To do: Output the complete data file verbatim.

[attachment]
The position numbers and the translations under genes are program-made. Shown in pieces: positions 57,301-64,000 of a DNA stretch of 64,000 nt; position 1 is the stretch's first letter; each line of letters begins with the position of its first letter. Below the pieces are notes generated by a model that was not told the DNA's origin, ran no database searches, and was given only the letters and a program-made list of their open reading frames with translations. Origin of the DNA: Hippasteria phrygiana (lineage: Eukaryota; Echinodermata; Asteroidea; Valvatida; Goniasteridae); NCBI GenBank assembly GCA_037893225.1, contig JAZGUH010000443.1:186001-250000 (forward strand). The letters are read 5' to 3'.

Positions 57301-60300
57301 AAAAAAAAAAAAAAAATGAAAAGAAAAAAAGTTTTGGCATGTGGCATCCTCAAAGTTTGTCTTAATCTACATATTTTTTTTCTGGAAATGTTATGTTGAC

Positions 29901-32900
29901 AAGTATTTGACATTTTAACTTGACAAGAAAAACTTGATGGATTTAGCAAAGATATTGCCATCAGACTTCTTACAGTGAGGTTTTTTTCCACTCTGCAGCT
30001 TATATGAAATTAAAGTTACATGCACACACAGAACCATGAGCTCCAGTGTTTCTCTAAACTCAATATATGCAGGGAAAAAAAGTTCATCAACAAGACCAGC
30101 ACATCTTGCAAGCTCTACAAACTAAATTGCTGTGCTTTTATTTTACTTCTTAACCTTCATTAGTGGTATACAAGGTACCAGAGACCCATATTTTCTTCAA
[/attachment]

The position numbers and the translations under genes are program-made. Shown in pieces: positions 57,301-64,000 of a DNA stretch of 64,000 nt; position 1 is the stretch's first letter; each line of letters begins with the position of its first letter. Below the pieces are notes generated by a model that was not told the DNA's origin, ran no database searches, and was given only the letters and a program-made list of their open reading frames with translations. Origin of the DNA: Hippasteria phrygiana (lineage: Eukaryota; Echinodermata; Asteroidea; Valvatida; Goniasteridae); NCBI GenBank assembly GCA_037893225.1, contig JAZGUH010000443.1:186001-250000 (forward strand). The letters are read 5' to 3'.

Positions 57301-60300
57301 AAAAAAAAAAAAAAAATGAAAAGAAAAAAAGTTTTGGCATGTGGCATCCTCAAAGTTTGTCTTAATCTACATATTTTTTTTCTGGAAATGTTATGTTGAC

Positions 29901-32900
29901 AAGTATTTGACATTTTAACTTGACAAGAAAAACTTGATGGATTTAGCAAAGATATTGCCATCAGACTTCTTACAGTGAGGTTTTTTTCCACTCTGCAGCT
30001 TATATGAAATTAAAGTTACATGCACACACAGAACCATGAGCTCCAGTGTTTCTCTAAACTCAATATATGCAGGGAAAAAAAGTTCATCAACAAGACCAGC
30101 ACATCTTGCAAGCTCTACAAACTAAATTGCTGTGCTTTTATTTTACTTCTTAACCTTCATTAGTGGTATACAAGGTACCAGAGACCCATATTTTCTTCAA